Islanders center Mathew Barzal skates during the first period in...

Islanders center Mathew Barzal skates during the first period in Game 4 of the Eastern Conferetec quarterfinals between the Islanders and the Penguins on April 16 at PPG Paints Arena in Pittsburgh. Credit: AP/Jeanine Leech/Icon Sportswire

Reflection may come with time but, for now, there is only the pain of playoff elimination for the Islanders.

Mathew Barzal plans to feed off that emotion in the future.

“It’s unfortunate because you never know when you’re going to be back in this position,” Barzal said late Friday night in Raleigh, North Carolina, after the Islanders were swept by the Hurricanes.

“Personally, I don’t know if in two months I’m going to look back and I’m going to be very satisfied. It stings,” he added. “The only positive I can really take out of it is you’ve really kind of have to feel this way to get over the hump and know how this feeling actually feels. That goes a long way.

“It’s just a learning lesson.”

Barzal and his teammates will go through their exit interviews with management on Monday in East Meadow. It will be a shorter offseason and one filled with more optimism for the next season than was the case the previous couple of years, when the Islanders missed the playoffs.

They finished second in the Metropolitan Division with 103 points — a 23-point improvement over the previous season — while giving up an NHL-low 196 goals after allowing 293 the previous season, the most in the NHL since 2007.

“There were some positives,” right wing Josh Bailey said. “Whenever it ends, it’s always a bit of an empty feeling, especially when you feel like you had an opportunity. It hurts. Now is not really the time for reflection.”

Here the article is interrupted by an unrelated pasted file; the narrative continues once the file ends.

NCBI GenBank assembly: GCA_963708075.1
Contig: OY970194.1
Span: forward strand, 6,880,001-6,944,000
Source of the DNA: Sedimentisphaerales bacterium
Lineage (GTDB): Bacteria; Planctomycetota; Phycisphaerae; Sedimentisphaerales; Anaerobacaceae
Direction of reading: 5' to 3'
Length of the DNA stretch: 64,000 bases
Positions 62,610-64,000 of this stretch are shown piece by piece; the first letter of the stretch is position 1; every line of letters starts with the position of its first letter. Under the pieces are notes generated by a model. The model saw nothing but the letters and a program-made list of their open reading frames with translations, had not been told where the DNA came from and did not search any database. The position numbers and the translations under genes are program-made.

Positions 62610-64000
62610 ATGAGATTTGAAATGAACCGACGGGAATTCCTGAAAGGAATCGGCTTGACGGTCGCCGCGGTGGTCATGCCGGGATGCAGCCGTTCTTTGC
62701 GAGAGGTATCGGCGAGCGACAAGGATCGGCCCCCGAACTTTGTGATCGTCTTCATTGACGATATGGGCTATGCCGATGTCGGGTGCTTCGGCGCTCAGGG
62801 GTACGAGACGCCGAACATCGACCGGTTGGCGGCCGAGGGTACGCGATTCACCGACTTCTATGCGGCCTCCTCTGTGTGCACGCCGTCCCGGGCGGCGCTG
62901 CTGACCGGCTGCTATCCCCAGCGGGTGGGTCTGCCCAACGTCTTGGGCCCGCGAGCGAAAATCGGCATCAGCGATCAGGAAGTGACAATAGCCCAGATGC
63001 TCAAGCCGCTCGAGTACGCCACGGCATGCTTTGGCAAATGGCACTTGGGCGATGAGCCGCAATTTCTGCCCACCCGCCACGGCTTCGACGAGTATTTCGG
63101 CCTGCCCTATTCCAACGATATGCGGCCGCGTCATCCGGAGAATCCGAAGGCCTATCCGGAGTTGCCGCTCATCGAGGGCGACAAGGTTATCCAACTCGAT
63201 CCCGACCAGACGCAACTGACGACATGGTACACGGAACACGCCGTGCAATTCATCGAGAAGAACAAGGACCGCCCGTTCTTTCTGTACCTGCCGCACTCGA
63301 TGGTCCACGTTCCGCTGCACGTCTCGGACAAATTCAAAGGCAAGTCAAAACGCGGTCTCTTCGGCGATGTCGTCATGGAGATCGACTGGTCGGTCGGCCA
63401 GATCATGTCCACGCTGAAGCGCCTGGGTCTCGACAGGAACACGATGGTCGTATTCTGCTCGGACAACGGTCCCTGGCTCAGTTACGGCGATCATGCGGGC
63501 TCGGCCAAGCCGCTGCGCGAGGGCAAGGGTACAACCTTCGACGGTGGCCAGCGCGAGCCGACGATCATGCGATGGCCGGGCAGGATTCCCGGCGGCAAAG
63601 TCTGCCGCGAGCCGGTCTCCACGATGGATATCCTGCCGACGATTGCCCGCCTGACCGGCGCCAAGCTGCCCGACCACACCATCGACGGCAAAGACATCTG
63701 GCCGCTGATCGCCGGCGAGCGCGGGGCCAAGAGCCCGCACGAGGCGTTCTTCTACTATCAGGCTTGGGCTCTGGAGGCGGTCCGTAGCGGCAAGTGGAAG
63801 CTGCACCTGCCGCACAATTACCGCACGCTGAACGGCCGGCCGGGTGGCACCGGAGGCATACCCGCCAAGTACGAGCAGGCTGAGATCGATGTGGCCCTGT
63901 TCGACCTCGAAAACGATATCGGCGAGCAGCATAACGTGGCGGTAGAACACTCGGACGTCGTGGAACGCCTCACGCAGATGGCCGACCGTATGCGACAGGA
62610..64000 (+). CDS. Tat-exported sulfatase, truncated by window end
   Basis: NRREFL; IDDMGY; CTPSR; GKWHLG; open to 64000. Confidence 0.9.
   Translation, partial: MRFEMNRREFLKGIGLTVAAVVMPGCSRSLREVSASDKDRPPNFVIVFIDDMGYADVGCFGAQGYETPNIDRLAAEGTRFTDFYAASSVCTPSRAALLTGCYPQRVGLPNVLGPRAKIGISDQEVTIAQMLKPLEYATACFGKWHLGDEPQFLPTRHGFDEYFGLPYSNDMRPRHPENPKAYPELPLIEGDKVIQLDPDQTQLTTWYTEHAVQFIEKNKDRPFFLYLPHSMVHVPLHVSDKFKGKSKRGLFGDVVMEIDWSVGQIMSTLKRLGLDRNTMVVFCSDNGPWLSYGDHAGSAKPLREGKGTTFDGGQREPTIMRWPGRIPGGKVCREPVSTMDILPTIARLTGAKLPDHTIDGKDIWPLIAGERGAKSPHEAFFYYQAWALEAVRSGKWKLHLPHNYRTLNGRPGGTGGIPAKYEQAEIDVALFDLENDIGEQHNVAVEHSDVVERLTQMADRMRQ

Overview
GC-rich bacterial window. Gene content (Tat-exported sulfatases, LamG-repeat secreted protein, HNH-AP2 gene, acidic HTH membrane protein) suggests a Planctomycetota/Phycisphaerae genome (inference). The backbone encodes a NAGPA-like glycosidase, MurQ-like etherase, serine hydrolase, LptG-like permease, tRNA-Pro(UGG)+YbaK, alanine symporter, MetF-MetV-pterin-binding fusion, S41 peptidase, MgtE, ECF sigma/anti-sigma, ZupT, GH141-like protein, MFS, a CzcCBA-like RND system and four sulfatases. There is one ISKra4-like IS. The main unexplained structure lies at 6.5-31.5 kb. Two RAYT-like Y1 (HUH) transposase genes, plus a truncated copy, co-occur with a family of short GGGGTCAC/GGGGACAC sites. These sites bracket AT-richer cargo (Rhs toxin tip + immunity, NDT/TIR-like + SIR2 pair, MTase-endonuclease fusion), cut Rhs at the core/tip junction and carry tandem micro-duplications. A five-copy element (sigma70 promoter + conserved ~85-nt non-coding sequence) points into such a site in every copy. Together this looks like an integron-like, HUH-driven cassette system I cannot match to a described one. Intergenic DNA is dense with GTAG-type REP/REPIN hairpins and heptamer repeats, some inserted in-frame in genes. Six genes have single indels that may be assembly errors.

It’s likely to be a busy offseason for president and general manager Lou Lamoriello, who is expected to remold his roster — specifically his top-six forwards — to bolster the goal production. The Islanders also have several key unrestricted free agents on the roster, starting with captain Anders Lee and goalie Robin Lehner, a finalist for the Vezina and Masterton trophies.

Barzal, the playmaking center, figures to be a centerpiece of next season’s roster after recording 18 goals and 44 assists a season after winning the Calder Trophy as the NHL’s top rookie with 22 goals and 63 assists in 2017-18.

“Being a young guy, sometimes you’re not going to win right away,” said Barzal, who will turn 22 on May 26. “You got a taste of what it feels like to lose. You’ve got to remember this feeling and just know how bad you really want it. That can go a long way in my career. Especially with everyone here. You taste the playoffs and you definitely, definitely want to be back here soon.”

Barzal had two goals — both on the power play — in the four games against the Hurricanes with a potential third goal waved off because of a goalie interference call on Lee in the Islanders’ 1-0 overtime loss in Game 1 at Barclays Center.  He had five assists as the Islanders swept the Penguins in the first round.

The Hurricanes did a good job of limiting the Islanders’ offensive chances, particularly in Friday night’s 5-2 win in Game 4 in Raleigh. Barzal had a dynamic first period and gave the Islanders a 1-0 lead at 2:30 with the man advantage. But the Islanders had a hard time getting pucks and bodies to the net consistently in the last two periods.

“I just thought when there were key moments in the game, they did a really good job, and it seemed like when they got one goal, they got another one quick,” Barzal said. “Every time we scored, they would come back and get a quick one and kind of slow us down a little bit. It almost felt like we were Pittsburgh in this series. We just couldn’t get a two-goal lead. We couldn’t get a bounce. Credit to Carolina, they’re playing great hockey.

“I just love the intensity of the playoffs,” Barzal added. “It was great. Losing now in the second and it really hurting, it’s going to help in the future just knowing what this feeling was like.”

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